Monday, January 6, 2014

A few acts of nonprofit board courage

 (Photo purchased from Bigstock Photo)

One thing is clear as I anticipate moving my nonprofit governance agenda forward in 2014: we need courageous sector leaders - especially in our boardrooms - to succeed.

What does "courage" look like in a nonprofit board setting? As I began to answer that question for myself, I realized that the answers coming to mind really shouldn't be considered out of the ordinary. They should be considered normal modes of working and interacting. Yet, as I outlined them, I couldn't help thinking that they may be a bit of a stretch for many boards today - not that our dedicated community servants don't want to lead at the  highest level possible, but that they often lack the support needed to do so.

Someday, maybe these criteria will be absolutely routine sector-wide. For now, here are my "acts of board courage."

Board leaders (especially presidents and committee chairs)


Engage the board/committee in regular discussions and processes that link board priorities to organizational mission, vision and goals. Use those processes to identify focus areas of the board's work.

Connect every agenda item to one or more board/organizational priorities. If it can't be done, that agenda item is gone.

Have frank, ongoing conversations about what governance is and is not, particularly the differences between governance and management. Continue to work on making the former the board's priority. When members must tread into the latter territory, be clear about why they are doing so. Avoid managing )or micromanaging) for its own sake - because it's comfortable, because you don't know what governance really entails, etc.

Be clear about expectations, especially individual member duties (job description!) and how we work as a group (what's productive, what's not). Be honest. Allow new members to come into the work with eyes open and clarity about what is expected of them. They will be better prepared to contribute from day one.

Commit to keeping the board's work productive, safe, and engaging for members. It's your responsibility as a board leader (especially if you're president/chairperson), not the executive director's. Own that.

Work on developing a strong, collegial board partnership with the ED. Neither can succeed without strong support from the other.

Make regular board and individual member self-assessment an essential part of the process. Don't just go through the motions so you can check it off your yearly to do list. Use the data from the assessment process(es) to inform and transform your board's governance practice.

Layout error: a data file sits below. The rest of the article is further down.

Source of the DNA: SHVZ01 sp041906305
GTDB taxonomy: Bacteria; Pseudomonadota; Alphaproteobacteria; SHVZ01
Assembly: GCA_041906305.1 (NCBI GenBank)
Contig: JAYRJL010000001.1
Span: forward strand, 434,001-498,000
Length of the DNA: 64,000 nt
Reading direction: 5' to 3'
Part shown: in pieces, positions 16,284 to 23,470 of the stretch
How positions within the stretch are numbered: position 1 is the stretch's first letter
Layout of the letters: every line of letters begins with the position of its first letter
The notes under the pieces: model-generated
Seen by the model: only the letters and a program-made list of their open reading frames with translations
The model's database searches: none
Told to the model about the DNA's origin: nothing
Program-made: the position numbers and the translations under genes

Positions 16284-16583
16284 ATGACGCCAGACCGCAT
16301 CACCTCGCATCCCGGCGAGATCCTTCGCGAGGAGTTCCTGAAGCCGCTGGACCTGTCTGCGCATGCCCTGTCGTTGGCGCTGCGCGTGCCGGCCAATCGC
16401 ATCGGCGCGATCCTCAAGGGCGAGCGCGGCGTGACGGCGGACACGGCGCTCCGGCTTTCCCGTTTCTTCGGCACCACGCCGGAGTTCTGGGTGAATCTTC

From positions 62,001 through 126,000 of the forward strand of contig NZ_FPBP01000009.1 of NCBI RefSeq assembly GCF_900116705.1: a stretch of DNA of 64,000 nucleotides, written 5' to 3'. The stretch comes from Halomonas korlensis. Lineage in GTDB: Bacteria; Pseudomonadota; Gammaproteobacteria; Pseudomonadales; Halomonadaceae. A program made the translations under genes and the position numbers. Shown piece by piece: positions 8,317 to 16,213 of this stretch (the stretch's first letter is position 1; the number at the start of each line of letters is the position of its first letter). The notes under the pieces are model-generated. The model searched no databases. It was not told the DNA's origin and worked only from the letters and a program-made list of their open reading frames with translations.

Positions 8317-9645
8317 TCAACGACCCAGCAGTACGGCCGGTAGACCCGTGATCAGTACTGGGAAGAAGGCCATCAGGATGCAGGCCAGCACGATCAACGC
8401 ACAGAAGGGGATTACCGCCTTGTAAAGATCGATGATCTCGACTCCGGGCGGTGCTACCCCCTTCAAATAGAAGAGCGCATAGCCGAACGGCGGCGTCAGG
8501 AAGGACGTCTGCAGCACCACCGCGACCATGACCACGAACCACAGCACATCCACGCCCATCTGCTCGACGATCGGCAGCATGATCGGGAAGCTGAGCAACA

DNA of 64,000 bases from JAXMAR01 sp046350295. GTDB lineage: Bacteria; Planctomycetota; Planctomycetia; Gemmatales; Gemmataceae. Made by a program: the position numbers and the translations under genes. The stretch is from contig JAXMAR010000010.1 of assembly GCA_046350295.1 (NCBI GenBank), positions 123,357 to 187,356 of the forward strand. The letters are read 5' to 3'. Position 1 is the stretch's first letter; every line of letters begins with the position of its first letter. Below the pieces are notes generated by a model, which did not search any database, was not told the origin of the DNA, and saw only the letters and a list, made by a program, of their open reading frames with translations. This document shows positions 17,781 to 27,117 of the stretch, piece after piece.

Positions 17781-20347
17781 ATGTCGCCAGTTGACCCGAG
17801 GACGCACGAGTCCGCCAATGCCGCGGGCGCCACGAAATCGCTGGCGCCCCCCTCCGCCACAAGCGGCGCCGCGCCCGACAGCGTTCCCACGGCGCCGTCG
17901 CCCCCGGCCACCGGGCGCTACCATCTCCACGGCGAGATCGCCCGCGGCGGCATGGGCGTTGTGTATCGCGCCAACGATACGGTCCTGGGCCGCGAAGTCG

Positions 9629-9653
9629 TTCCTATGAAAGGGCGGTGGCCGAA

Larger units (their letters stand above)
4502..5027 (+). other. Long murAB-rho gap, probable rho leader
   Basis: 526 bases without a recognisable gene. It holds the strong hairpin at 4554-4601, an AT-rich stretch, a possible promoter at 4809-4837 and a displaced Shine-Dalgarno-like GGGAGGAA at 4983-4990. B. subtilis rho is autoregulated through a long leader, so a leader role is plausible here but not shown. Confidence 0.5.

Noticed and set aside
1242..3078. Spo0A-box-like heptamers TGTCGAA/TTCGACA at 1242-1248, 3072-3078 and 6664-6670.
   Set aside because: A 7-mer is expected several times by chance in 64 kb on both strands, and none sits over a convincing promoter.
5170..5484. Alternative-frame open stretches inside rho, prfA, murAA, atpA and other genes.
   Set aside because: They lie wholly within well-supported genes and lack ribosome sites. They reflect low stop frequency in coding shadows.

Make learning that builds board, member, and organizational capacity a regular part of the board's work. Value it. Schedule it. Embed it in meetings and other board work.  Your board - and your nonprofit - will be stronger for it.

Make outreach to key stakeholder groups a board priority. The board has a unique credibility with several external audiences. Embrace your responsibility as ambassadors and advocates for your mission and organization.

Get a grip around the board's fundraising role, however your members choose to enact it.

Individual board members


Be clear about the commitments you are making before you accept a board seat. If those who are recruiting you don't tell you what's expected, ask (and think long and hard about saying yes if they can't or if they discount the significant responsibilities of governance).

Once you say yes, commit to fulfilling what is expected of you to the best of your abilities. Be prepared to step down if you realize you cannot do so.

If something is not working, for you or the board, speak up. Don't let issues fester. Don't wait for a complete board breakdown. If leaders aren't acknowledging and addressing problems, take the initiative to make that happen.

Do your homework. I don't mean only reading meeting materials ahead of time (but du-uh...). Engage in the active, independent exploration/research/inquiry required to govern well. Learn everything you can about your mission area(s), your organization's work, your roles as a board member. Share your growing knowledge - and helpful resources that you discover - with fellow members. Curious board members help boards, and their organizations, grow.

Find and commit to your own leadership contribution(s), formal or not. Nonprofit boards can't afford passive or lazy members. Governance IS leadership. You most likely were recruited for your leadership experience or potential. You should expect to use it to advance your nonprofit's vision and mission.

Advocate personally for your mission, your organization, and those it serves. Find your specific niche - your individual voice - and use it to move the work forward every chance that you get. It's your job.

2 comments:

Nancy Iannone said...

As I always have more questions than answers, I'm wondering what kind of environment would naturally promote "courageous" behavior in board leadership and individual members. If current structures and systems aren't creating that environment, what would?

Debra Beck, EdD said...

You know, as I think about your response this morning, the word "leadership" keeps popping up in my mind. If we successfully reframed governance as leadership (heh), rather than acting as hall monitors or budget policy (over-reliance on the fiduciary roles), seeing courage as an engrained part of the responsibility might be more obvious. Maybe not easier for some, but more obvious.